Decision on Revocation of the CPS Exemption
The Competition Board Decision dated 09.11.2017 and numbered 17-36/583-256 ("Decision on Revocation of the CPS Exemption)was given upon a request made during the exemption application regarding the exclusive agreements that Efes intends to conclude with the CPS; whereas, the exemption request of Efes was rejected, Efes also requested revocation of the individual Exemption of Tuborg that was granted through the Tuborg Exemption Decision. As a result of this examination, the individual exemption that Tuborg benefited from was revoked through the Decision on Revocation of the CPS Exemption.
The Competition Board's said Decision is a first in terms of revoking the previously granted individual exemption to Tuborg. Indeed, contrary to Efes, Tuborg is allowed to conclude exclusivity agreements in the beer sector. Hence, the Decision on Revocation of the CPS exemption is, in a sense, a return from the Tuborg Exemption Decision made in 2010. In this regard, the Competition Board takes into account the changing conditions in the beer market, and the changed position of Tuborg. This attitude of the Competition Board draws attention as a congruent approach to the dynamic structure of competition law.
When the competition law contest between Efes and Tuborg, which is described in detail, above, is observed, one may see that there are two half-times, much like a football match. The first half-time is the period that lasts until 2010, and in which, from the beginning (with the 2005 Decision on Revocation of Exemption), no competition law protection is provided for both players, but then competition law interventions took place for the protection of Tuborg. Various exemption requests by Efes were rejected in the Tuborg Exemption Decision in 2010, but competition law protection is provided through individual exemptions due to the decline in the market shares of Tuborg.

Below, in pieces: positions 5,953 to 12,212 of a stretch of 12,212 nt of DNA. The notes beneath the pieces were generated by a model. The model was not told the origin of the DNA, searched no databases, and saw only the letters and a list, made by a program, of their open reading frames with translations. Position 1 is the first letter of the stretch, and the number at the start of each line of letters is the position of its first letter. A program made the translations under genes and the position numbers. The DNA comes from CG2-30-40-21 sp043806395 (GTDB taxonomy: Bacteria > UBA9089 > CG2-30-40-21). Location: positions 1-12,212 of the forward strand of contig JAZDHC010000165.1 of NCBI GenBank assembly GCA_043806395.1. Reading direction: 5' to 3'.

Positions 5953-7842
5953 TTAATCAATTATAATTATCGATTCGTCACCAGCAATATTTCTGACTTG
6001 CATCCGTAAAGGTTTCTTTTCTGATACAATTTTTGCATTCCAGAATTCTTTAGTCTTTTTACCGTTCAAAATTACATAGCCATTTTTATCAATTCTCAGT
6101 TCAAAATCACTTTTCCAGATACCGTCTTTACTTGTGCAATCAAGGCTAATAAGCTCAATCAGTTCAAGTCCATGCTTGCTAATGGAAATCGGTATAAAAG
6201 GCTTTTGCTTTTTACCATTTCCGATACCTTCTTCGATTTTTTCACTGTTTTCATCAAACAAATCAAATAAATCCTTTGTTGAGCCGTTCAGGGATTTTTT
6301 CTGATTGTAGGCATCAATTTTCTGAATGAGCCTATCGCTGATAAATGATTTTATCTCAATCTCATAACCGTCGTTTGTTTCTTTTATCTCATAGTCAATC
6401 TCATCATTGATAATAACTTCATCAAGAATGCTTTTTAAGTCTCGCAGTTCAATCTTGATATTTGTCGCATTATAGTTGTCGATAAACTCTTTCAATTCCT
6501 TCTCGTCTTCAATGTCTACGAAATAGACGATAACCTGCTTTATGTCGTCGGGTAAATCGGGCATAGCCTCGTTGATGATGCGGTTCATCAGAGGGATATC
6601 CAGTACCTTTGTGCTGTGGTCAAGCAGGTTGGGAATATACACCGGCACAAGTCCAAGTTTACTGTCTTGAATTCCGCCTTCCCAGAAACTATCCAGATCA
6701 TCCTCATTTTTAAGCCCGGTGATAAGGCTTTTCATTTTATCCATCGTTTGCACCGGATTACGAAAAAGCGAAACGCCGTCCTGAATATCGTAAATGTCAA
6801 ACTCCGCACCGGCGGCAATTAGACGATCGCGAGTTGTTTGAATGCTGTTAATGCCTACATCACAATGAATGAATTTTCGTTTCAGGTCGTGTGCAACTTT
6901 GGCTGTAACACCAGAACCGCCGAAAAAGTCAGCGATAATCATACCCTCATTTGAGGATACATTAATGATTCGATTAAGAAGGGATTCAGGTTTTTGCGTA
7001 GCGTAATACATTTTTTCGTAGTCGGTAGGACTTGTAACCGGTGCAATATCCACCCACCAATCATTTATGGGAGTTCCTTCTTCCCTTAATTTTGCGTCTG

The second half-time is the period that begins with the Decision on the Revocation of the CPS Exemption, and in which the understanding that Tuborg no longer benefits from competition law protection begins to be dominant. The most characteristic feature of the second-half terms is that the competition between the two players in the market starts to increase. In the near future, commencement of discussions regarding the dominant position of Efes, or the concept of joint dominant position, is on the cards, as well. Furthermore, it is also probable for all of the exemptions to be revoked in the beer market.